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Fastly Stock Is Down 60% From Its High -- Is It Time to Sell?

By Trevor Jennewine - Jun 11, 2021 at 5:20AM

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Fastly has underperformed the market over the past year, but investors shouldn't overreact.

Fastly (FSLY -0.63%) shareholders have had a rough year. Since October, the stock has been pummeled, falling almost 60% from its 52-week high.

It's never easy to lose money. But reacting too quickly, or for the wrong reasons, is the worst thing you can do in a situation like this. Rather than let your emotions take over, it's important to consider Fastly's long-term prospects with a level head. Let's dive in.

Worried investor standing near a window rubbing their brow, looking contemplative.

Image source: Getty Images.

Fastly's edge cloud

Fastly's edge cloud makes the internet faster and more secure. It enables clients to rapidly and reliably deliver content (i.e. websites, applications) to their own customers. This creates a high-quality experience for end users like you and me, while reducing infrastructure costs for Fastly's clients.

Why is that important? Consumers hate waiting for content to load. In fact, research from Alphabet suggests that 53% of mobile users abandon sites that don't load within three seconds. And a study from Akamai indicates that a 100-millisecond delay can cut conversion rates by 7%.

In other words, Fastly provides a critical service. That's why management values its market opportunity at $36 billion by 2022. But a big market alone doesn't make a stock worth owning. Investors should also consider how effectively a company is executing on its opportunity.

Fastly's advantage

Fastly believes it has an advantage over legacy networks like Akamai and public cloud providers like Google. Specifically, Fastly's software-centric approach makes its platform faster and more programmable, giving developers more flexibility to build unique customer experiences.

Fastly also benefits from its neutrality -- its edge cloud works with all major public clouds. That's important because more enterprises are adopting multi-cloud strategies, and Fastly's platform complements that approach. Specifically, it acts as a single location from which clients can manage and deploy resources across all other clouds. Those benefits have helped Fastly grow its customer base at a modest pace.



Q1 2021






Source: Fastly SEC Filings. CAGR = compound annual growth rate.

Fastly's performance

Fastly reported revenue of $85 million in the first quarter, up 35% over the prior year. More importantly, management spoke optimistically about the future during the earnings call, noting that Fastly is well positioned to benefit from digital transformation. But Wall Street wasn't impressed, and the stock tumbled 25% after hours.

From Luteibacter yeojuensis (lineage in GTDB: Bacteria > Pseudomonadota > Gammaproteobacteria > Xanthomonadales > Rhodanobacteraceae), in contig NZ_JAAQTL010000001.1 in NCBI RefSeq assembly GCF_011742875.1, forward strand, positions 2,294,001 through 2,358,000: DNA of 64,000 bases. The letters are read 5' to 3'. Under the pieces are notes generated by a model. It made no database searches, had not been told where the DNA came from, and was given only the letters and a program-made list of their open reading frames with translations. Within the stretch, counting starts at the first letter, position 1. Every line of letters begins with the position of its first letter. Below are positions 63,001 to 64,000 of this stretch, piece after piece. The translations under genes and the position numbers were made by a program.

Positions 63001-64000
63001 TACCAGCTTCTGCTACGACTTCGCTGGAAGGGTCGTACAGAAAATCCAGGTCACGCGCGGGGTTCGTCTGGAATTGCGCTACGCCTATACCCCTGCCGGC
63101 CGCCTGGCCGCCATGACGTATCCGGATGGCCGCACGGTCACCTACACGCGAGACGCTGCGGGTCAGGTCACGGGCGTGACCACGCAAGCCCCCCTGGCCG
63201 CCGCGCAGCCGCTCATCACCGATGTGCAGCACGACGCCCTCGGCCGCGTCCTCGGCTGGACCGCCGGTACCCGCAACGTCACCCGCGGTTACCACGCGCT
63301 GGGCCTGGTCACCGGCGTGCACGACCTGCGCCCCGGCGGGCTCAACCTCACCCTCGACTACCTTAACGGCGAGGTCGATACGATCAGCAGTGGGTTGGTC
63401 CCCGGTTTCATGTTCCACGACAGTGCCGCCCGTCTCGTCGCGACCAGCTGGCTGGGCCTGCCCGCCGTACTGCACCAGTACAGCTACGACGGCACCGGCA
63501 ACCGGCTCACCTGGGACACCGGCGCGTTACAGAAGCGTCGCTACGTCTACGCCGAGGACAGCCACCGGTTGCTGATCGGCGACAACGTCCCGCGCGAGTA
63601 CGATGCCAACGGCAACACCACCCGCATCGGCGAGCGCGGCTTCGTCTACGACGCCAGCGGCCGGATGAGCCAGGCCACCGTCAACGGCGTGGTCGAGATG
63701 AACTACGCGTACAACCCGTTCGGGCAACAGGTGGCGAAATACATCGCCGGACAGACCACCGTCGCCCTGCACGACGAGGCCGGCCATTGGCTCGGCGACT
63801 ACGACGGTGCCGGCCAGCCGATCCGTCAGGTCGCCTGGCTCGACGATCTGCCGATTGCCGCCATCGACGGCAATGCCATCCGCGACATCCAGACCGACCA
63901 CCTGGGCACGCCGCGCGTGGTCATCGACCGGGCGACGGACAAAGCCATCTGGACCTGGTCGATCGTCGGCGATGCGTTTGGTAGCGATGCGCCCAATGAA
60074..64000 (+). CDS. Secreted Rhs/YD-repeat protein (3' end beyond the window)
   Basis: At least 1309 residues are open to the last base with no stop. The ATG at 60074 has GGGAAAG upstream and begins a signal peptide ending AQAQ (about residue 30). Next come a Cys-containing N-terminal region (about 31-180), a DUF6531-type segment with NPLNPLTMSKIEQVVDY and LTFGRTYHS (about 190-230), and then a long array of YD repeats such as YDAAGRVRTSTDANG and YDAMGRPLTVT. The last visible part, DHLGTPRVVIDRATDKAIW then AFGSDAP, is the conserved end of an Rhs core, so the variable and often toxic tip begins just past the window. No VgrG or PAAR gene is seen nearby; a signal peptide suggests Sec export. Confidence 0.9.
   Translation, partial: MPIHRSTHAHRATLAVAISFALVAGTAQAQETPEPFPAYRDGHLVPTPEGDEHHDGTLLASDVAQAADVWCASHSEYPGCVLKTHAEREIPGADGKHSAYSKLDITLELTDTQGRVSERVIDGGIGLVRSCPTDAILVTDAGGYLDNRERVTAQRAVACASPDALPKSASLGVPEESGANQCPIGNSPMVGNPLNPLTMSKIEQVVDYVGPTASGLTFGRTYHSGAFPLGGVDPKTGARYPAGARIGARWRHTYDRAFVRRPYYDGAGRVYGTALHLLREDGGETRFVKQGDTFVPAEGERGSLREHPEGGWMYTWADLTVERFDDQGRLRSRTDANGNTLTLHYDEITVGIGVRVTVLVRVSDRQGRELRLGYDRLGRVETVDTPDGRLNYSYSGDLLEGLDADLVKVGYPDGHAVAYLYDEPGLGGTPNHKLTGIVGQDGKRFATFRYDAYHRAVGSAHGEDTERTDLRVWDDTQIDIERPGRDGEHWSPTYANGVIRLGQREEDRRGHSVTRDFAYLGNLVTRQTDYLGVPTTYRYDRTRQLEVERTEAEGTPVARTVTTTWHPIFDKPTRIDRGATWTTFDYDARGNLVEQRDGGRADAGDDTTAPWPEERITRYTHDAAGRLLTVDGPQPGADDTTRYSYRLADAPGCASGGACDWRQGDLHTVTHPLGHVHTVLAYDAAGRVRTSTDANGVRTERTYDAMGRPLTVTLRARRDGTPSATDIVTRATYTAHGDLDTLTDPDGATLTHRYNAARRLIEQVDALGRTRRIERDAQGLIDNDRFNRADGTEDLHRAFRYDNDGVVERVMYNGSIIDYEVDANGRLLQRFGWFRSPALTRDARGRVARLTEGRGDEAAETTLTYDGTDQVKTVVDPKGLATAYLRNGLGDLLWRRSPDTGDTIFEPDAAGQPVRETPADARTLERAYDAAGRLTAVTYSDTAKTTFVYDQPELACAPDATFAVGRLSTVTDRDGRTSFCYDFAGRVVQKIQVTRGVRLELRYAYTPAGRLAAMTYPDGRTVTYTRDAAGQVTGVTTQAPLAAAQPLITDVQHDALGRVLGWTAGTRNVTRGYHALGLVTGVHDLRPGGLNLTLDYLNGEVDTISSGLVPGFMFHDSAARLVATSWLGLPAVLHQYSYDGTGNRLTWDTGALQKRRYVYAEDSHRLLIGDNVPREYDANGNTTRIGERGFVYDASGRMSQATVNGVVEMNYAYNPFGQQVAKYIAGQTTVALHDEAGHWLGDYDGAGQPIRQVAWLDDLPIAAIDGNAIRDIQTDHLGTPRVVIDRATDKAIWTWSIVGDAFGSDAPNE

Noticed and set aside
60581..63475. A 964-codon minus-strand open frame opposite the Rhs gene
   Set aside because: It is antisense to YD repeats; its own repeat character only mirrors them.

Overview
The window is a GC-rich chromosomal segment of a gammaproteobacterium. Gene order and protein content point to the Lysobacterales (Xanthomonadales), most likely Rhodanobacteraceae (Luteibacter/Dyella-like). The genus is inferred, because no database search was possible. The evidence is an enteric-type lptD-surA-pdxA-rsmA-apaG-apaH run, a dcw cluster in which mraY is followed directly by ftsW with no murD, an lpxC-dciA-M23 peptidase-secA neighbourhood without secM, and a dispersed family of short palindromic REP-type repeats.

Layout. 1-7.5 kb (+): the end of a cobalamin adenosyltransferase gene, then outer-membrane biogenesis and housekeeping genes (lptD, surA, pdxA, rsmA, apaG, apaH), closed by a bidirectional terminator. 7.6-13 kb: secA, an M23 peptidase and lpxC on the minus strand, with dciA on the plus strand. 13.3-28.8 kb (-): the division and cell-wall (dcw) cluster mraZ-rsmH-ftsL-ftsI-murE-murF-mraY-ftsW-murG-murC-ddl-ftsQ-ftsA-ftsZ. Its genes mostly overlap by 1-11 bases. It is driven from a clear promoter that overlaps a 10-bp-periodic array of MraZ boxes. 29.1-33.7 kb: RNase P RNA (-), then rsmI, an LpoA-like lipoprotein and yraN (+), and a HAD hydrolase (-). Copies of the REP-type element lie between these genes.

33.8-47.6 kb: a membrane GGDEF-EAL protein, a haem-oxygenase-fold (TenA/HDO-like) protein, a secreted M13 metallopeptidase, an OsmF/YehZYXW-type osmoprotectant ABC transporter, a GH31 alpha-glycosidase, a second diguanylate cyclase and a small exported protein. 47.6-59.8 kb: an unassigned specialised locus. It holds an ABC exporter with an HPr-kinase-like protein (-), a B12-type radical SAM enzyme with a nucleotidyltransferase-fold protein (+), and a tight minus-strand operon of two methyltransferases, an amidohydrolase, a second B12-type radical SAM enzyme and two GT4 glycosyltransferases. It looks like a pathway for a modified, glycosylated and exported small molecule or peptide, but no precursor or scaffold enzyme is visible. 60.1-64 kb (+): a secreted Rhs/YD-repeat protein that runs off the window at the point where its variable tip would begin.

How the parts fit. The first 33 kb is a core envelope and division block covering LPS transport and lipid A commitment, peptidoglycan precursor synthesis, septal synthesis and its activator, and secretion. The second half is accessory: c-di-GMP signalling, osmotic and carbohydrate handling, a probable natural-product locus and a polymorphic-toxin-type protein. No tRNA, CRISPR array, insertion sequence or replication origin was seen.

So, what happened? Investors were hoping for faster growth. Last year, the pandemic created a once-in-a-lifetime impetus for digitization, and Fastly's modest financial performance failed to meet expectations. I understand the concern here, but I still think it's an overreaction.

Fastly CEO Joshua Bixby echoed these thoughts at a recent conference, telling investors: "We didn't build [the company] to grow for a year." Bixby also noted that Fastly's revenue has accelerated each year since its IPO.





Revenue growth




Source: Fastly SEC Filings.

But there are still two figures investors should consider. On an annual basis, Fastly keeps 99% of its customers. And over the last 12 months, Fastly's net retention rate was 133%, indicating a 33% uptick in average customer spend. Both of those figures suggest one thing: Fastly creates value for its customers.

Is it time to sell Fastly?

I am a Fastly shareholder, and I have no plans to sell. That being said, I do plan to monitor sales and customer growth in the coming quarters. If those metrics start to trend downward, especially in the absence of any rational explanation, I would seriously consider selling.

However, I think that would be an overreaction at this point. Fastly got ahead of itself last year -- the stock was trading at nearly 48 times sales in October -- and when it failed to deliver blowout earnings, shareholders paid the price. But Fastly's long-term prospects are still intact: It has a big market opportunity, a differentiated product, and revenue is growing at a steady clip.

Suzanne Frey, an executive at Alphabet, is a member of The Motley Fool’s board of directors. Trevor Jennewine owns shares of Fastly. The Motley Fool owns shares of and recommends Alphabet (A shares), Alphabet (C shares), and Fastly. The Motley Fool has a disclosure policy.

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